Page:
In addition, the FED’s decision to taper further 10 billion USD of its asset purchasing has undermined the move from the Turkish Central Bank and brought the currency to the similar levels before the rate decision. Financial Times named the concerns over fragile economies as tropical storms in an article where it brings a comparative analysis on the rate increases in the emerging markets including Turkey. Accordingly FT warned investors against the inflation, volatility and the involvement of politicians in the monetary policy decision of central banks in these countries.
Turkey’s high level visit to Iran marked increased cooperation between the two countries in terms of energy, trade and political relations.
Meanwhile, PM Erdogan, Minister of Economy and Minster of Energy visited Iran to heal the wounds and re-boost economic relations. The talks resulted in a tariff agreement in which Turkey will allow a reduced tariff for agricultural products from Iran and Iran will execute a reduced tariff for industrial products from Turkey, ranging from cleaning products and pharmaceuticals to iron and steel products and electrical and electronic wares. The talks, however, were not limited to trade only. Turkey is pushing for a reduction in the price of natural gas. There was no final agreement yet but the Minister of Energy Taner Yildiz stated that Iran agrees with Turkey that the price should be decreased. It seems the talks with Iran presented a rosy and hopeful picture between the two countries for the future that used to have close trade relations.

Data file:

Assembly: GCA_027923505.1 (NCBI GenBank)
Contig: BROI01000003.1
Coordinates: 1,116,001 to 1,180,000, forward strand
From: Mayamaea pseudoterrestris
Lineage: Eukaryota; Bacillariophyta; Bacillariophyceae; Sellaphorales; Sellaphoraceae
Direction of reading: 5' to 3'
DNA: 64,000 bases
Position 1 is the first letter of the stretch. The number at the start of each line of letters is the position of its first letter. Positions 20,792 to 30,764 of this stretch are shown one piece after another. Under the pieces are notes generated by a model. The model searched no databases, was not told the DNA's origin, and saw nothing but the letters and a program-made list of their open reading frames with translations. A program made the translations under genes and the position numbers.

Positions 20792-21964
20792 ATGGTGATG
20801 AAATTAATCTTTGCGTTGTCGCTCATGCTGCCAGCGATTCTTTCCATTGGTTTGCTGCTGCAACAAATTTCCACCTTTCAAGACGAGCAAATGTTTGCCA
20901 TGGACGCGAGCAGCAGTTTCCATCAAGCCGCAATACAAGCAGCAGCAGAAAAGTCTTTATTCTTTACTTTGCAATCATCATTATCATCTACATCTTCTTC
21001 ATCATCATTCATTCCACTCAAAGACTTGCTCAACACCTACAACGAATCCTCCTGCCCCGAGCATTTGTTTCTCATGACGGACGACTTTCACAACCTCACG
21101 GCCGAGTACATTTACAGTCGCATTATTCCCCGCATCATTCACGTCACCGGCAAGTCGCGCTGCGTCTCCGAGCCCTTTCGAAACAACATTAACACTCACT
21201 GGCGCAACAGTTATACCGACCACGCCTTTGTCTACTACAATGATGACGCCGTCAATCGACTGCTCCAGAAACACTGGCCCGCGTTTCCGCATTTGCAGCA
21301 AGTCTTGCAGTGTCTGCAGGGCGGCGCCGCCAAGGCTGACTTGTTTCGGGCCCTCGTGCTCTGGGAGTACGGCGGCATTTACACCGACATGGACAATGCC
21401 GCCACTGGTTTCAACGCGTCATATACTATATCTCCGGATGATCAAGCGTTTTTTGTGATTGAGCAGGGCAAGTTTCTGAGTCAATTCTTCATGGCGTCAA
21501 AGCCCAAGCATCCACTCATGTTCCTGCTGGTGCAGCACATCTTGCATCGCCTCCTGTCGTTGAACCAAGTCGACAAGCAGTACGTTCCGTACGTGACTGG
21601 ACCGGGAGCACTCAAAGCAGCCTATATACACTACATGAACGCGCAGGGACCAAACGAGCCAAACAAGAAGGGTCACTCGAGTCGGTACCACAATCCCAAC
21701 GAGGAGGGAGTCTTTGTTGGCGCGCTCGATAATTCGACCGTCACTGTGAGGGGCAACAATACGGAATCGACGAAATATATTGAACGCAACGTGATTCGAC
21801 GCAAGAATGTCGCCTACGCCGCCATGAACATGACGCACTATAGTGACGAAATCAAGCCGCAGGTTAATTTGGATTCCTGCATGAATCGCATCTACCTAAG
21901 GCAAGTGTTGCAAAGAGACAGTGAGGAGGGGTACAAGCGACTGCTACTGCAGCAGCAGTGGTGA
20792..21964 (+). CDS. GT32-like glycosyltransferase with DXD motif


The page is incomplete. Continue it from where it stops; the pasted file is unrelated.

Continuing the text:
It is not possible to stay as optimistic when it comes to oil and gas talks with Iraq. Despite several attempts from Kurdistan Regional Government (KRG) in Iraq and the Turkish government to start the flow of oil, Iraqi government persistently resisted the decision between the two and stopped the deal on many occasions. Finally, the central government closed a deal with a law firm that is going to watch closely where Turkey receives oil. Private businesses, the KRG and the Turkish government are all in favour of activating the pipeline except the central government of Iraq. Yet, none of them seem ready to boldly challenge the central Iraqi government on the issue. This raises questions and concerns over the viability of the project.
On a different note…